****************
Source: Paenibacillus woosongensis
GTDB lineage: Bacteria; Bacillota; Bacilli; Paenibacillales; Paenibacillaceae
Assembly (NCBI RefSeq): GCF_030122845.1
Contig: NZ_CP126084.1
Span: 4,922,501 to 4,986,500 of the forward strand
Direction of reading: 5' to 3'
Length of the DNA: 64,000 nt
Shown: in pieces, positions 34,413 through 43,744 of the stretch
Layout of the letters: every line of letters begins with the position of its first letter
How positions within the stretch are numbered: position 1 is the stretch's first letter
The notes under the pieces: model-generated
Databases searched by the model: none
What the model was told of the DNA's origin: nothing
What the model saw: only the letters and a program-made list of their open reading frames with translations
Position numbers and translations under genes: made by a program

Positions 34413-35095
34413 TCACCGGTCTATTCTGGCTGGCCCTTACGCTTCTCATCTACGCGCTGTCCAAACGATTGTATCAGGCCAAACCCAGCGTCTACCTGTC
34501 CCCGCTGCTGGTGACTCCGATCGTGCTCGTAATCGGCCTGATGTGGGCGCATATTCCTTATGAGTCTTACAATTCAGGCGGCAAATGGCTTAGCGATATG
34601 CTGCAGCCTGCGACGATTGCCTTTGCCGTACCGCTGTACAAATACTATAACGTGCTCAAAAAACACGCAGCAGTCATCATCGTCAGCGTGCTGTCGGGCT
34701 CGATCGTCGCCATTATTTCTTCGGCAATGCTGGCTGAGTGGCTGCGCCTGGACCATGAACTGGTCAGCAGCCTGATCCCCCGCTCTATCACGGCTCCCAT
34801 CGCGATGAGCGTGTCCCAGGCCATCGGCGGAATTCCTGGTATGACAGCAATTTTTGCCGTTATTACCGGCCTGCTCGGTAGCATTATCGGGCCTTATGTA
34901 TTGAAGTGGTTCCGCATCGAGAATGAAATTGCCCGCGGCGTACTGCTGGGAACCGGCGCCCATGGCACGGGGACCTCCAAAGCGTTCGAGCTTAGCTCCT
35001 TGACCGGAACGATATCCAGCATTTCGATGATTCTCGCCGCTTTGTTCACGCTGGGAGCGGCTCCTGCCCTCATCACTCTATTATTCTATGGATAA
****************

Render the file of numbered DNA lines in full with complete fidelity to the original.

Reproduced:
Source: Paenibacillus woosongensis
GTDB lineage: Bacteria; Bacillota; Bacilli; Paenibacillales; Paenibacillaceae
Assembly (NCBI RefSeq): GCF_030122845.1
Contig: NZ_CP126084.1
Span: 4,922,501 to 4,986,500 of the forward strand
Direction of reading: 5' to 3'
Length of the DNA: 64,000 nt
Shown: in pieces, positions 34,413 through 43,744 of the stretch
Layout of the letters: every line of letters begins with the position of its first letter
How positions within the stretch are numbered: position 1 is the stretch's first letter
The notes under the pieces: model-generated
Databases searched by the model: none
What the model was told of the DNA's origin: nothing
What the model saw: only the letters and a program-made list of their open reading frames with translations
Position numbers and translations under genes: made by a program

Positions 34413-35095
34413 TCACCGGTCTATTCTGGCTGGCCCTTACGCTTCTCATCTACGCGCTGTCCAAACGATTGTATCAGGCCAAACCCAGCGTCTACCTGTC
34501 CCCGCTGCTGGTGACTCCGATCGTGCTCGTAATCGGCCTGATGTGGGCGCATATTCCTTATGAGTCTTACAATTCAGGCGGCAAATGGCTTAGCGATATG
34601 CTGCAGCCTGCGACGATTGCCTTTGCCGTACCGCTGTACAAATACTATAACGTGCTCAAAAAACACGCAGCAGTCATCATCGTCAGCGTGCTGTCGGGCT
34701 CGATCGTCGCCATTATTTCTTCGGCAATGCTGGCTGAGTGGCTGCGCCTGGACCATGAACTGGTCAGCAGCCTGATCCCCCGCTCTATCACGGCTCCCAT
34801 CGCGATGAGCGTGTCCCAGGCCATCGGCGGAATTCCTGGTATGACAGCAATTTTTGCCGTTATTACCGGCCTGCTCGGTAGCATTATCGGGCCTTATGTA
34901 TTGAAGTGGTTCCGCATCGAGAATGAAATTGCCCGCGGCGTACTGCTGGGAACCGGCGCCCATGGCACGGGGACCTCCAAAGCGTTCGAGCTTAGCTCCT
35001 TGACCGGAACGATATCCAGCATTTCGATGATTCTCGCCGCTTTGTTCACGCTGGGAGCGGCTCCTGCCCTCATCACTCTATTATTCTATGGATAA